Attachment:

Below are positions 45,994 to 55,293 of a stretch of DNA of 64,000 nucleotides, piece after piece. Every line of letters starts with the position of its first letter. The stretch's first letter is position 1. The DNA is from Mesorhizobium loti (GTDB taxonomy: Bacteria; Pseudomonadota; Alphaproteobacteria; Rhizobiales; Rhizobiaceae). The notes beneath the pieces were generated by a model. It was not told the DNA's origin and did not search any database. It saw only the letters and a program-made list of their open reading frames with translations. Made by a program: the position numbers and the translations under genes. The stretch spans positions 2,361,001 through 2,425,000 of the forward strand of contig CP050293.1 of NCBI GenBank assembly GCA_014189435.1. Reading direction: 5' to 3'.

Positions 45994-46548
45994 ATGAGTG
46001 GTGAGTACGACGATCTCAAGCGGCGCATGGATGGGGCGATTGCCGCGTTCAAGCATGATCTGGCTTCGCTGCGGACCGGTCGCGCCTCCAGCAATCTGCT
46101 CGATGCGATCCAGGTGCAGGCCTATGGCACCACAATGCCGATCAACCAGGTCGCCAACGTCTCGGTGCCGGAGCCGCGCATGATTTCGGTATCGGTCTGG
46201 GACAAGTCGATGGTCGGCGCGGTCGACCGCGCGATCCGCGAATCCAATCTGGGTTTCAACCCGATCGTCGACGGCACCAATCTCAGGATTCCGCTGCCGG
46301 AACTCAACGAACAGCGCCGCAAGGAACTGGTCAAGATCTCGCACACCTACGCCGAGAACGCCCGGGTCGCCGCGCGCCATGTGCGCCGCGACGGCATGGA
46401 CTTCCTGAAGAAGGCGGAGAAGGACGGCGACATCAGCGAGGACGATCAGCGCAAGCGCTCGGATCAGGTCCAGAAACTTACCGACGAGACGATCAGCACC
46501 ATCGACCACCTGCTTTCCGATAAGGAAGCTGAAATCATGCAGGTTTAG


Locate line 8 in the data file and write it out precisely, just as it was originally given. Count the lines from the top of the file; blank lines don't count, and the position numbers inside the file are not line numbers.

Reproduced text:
46401 CTTCCTGAAGAAGGCGGAGAAGGACGGCGACATCAGCGAGGACGATCAGCGCAAGCGCTCGGATCAGGTCCAGAAACTTACCGACGAGACGATCAGCACC